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Used: Very Good | Details
Condition: Used: Very Good
Comment: Dust jacket missing. Minor shelf and handling wear, overall a clean solid copy with minimal signs of use. Fading of spine.
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Leopardi: A Study in Solitude Hardcover – Import, 1953

4.7 out of 5 stars 3 customer reviews

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Product Details

  • Hardcover: 305 pages
  • Publisher: Hamish Hamilton; 1St Edition edition (1953)
  • Language: English
  • ASIN: B0000CINJ7
  • Product Dimensions: 11.9 x 9 x 1.7 inches
  • Shipping Weight: 1.8 pounds
  • Average Customer Review: 4.7 out of 5 stars  See all reviews (3 customer reviews)
  • Amazon Best Sellers Rank: #499,509 in Books (See Top 100 in Books)

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By M. Nesbit on May 6, 2000
Format: Paperback
I am so grateful to this publisher for having reissued the books of Iris Origo. I first read this book a dozen years ago and it has continued to haunt me since.
Origo has created a masterpiece from her tale of Leopardi's short and lonely life. This is a book where the atmosphere is more important than the facts. No poet could object to coming to life, thus, between the lines setting forth Origo's appreciation of his art and sympathy for his suffering.
Leopardi can hope for no better chance of literary resurrection than that given to him by Iris Origo. If this biography sends you in search of his poetry it has done its job.
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Format: Paperback
iris origo really has something here, and her poetic biography of the great giacomo leopardi is a classic in itself. the darkness and despair of leopardi's verse is probably one reason for leopardi's obscurity and little known philosophical works, but the overwhelming sense of nothingness and meaninglessness that his work conveys is no reason to put him aside. we do not necessarily have to agree with an author about everything to enjoy the aesthetic brilliance and the passion present in his essays and poetry. anyone who gets a dark thrill (as i do) from philosophy and poetry that focuses on the more shadowy and sad side of existence will devour leopardi's work. he would undoubtedly gotten along with and befriended the two other great literary prophets of doom, samuel beckett and arthur schopenhauer, and unconsciously shares their philosophy and really disturbing reflections about the emptiness of human life and it's accidental and contingent origin. leopardi was a quite genuine pessimist, unlike schopenhauer who betrayed through his lifestyle and even occasionally in his work itself a love and passion for life and art, and his gloom is not simply temperamental or tongue in cheek as it with arthur, but is very serious and profoundly felt. leopardi's work openly refers to the poetic imagination and man's feelings of divinity or supremacy in the universe as "beautiful illusions", which is all the more infuriating to those who have them because does not violently condemn them or even make an effort to disprove them objectively, but just dismisses them offhandedly as the obvious products of wishful thinking and fanciful self delusion. despite the depressing and sometimes unbearable bleakness of his work, i think giacomo leopardi is unjustly obscure and the best italian poet since dante. all of his work is a must read for students or lovers of philosophy and poetry.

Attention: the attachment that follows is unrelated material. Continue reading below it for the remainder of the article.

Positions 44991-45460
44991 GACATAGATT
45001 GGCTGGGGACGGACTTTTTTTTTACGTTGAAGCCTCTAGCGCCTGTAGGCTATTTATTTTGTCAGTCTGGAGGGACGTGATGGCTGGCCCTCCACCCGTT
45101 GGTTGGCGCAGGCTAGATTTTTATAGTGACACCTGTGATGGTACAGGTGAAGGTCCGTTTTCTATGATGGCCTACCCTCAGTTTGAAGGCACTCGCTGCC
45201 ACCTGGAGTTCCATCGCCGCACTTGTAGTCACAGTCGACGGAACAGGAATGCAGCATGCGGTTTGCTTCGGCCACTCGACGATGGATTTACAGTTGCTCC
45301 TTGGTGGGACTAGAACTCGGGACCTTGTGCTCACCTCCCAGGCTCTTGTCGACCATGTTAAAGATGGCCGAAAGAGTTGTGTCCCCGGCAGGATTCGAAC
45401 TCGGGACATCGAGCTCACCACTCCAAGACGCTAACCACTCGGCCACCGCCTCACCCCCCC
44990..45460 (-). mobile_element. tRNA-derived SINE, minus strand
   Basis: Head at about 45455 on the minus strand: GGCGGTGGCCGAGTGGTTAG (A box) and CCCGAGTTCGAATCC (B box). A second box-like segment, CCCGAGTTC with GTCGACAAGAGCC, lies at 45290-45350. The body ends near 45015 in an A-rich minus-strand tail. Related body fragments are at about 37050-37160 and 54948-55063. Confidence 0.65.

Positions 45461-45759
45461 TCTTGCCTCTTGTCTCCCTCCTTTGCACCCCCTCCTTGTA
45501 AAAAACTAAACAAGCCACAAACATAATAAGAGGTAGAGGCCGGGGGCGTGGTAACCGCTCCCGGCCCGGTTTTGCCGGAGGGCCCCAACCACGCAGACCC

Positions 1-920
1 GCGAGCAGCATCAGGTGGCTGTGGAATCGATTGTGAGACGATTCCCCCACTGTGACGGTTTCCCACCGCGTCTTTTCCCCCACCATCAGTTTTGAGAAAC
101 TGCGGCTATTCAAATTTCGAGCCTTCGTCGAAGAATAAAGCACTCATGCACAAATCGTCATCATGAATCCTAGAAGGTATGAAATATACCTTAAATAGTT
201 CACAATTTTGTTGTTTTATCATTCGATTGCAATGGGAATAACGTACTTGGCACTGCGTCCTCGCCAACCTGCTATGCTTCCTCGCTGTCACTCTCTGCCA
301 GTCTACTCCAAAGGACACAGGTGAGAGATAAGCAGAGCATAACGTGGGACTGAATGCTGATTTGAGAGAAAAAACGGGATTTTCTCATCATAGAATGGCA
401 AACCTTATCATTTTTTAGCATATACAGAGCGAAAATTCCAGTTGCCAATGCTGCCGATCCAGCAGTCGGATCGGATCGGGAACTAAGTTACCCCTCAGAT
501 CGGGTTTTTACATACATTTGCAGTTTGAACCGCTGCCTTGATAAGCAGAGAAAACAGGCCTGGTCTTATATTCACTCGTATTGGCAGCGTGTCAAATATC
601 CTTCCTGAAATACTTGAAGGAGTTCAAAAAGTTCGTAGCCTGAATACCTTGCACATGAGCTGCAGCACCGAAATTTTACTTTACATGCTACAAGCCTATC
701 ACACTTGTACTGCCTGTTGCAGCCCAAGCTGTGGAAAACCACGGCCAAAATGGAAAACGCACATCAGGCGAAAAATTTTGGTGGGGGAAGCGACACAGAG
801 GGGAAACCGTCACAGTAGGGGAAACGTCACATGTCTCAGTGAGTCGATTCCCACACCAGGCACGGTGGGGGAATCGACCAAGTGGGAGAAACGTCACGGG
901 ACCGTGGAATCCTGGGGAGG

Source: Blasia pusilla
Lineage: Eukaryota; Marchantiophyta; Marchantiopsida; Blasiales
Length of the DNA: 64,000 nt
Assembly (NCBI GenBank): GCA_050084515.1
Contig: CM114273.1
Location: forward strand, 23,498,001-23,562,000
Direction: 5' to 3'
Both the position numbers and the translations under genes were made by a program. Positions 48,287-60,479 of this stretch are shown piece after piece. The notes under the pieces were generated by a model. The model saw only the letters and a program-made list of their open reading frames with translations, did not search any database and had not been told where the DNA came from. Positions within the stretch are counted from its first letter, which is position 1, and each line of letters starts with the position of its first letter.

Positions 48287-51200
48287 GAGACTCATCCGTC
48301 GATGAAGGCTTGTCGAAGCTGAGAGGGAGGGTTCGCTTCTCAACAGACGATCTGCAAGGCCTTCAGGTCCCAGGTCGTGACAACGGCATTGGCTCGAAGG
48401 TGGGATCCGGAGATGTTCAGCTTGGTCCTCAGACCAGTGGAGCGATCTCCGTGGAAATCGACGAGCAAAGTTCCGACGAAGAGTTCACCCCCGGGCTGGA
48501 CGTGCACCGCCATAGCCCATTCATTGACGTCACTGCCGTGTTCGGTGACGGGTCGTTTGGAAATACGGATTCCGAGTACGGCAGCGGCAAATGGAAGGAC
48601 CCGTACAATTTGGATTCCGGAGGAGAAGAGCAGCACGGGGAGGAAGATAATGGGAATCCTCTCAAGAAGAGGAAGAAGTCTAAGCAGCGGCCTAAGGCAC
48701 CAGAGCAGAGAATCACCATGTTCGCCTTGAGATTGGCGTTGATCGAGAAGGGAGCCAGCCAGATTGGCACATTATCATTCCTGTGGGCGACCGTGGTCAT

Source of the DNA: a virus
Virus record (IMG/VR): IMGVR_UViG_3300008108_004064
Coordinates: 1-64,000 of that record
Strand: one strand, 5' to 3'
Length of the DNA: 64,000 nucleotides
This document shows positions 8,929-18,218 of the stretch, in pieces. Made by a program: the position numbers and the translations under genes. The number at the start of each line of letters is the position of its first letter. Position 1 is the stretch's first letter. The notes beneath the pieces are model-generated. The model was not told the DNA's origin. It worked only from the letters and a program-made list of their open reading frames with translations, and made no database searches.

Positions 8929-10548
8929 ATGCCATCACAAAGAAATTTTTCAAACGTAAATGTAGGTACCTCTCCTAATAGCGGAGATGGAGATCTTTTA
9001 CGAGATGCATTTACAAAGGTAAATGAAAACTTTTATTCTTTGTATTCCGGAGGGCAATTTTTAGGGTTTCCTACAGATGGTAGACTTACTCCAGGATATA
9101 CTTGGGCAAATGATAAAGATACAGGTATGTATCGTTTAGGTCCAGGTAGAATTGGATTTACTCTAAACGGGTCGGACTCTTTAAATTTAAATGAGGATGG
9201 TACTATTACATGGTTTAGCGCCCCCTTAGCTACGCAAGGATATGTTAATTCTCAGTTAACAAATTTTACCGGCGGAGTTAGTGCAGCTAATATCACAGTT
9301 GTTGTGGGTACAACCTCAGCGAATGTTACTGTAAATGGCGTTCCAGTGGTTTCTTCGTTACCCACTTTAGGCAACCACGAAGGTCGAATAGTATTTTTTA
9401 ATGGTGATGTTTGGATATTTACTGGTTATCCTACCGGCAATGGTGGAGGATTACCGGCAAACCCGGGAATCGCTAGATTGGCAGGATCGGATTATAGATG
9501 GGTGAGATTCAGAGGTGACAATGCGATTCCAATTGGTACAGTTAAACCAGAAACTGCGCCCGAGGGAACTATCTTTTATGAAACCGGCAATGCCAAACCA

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Format: Paperback
I've been reading about marketing in the digital age and brain research, so ir was time to step back to the early 19th century... and a step back in time this surely is! As I read this, I wondered how probable such a life would be today.

Giacomo Leopari was born in 1798 to noble family of Recanati, a small town in the Papal States. His every motion was monitored by an overly pious mother who felt it her duty to wring any ounce of gaiety from her children. He was so sheltered that he knew no other children than his siblings. His emotionally stunted father (the stories of his two courtships are revealing) was distant but did amass a large library in which Giacomo educated himself.

Author Iris Origo shows how his childhood, which had all the trappings of a house arrest, gave him neither social skills nor confidence in human interaction. He threw himself into studies. He translated and wrote and was able to publish enough as a teenager to be known by a few scholars whom he hoped might help him obtain a position outside of his home town.

He was able to travel to Rome with an uncle, but his cloistering and his extensive reading gave him a distorted view of the world and of learned society. He was disappointed and miserable, but he knew he could not live the confined life his parents expected of him. Origo shows how he eventually was able to leave and was able to attain respect for his work. Despite poor social skills, his frail health (he had no end of breathing, digestion, teeth and eye problems) and an sad appearance (he was a hunchback) he made a few friends, one in particular, who respected his talent and devoted himself to Leopardi.

This was a sad life.
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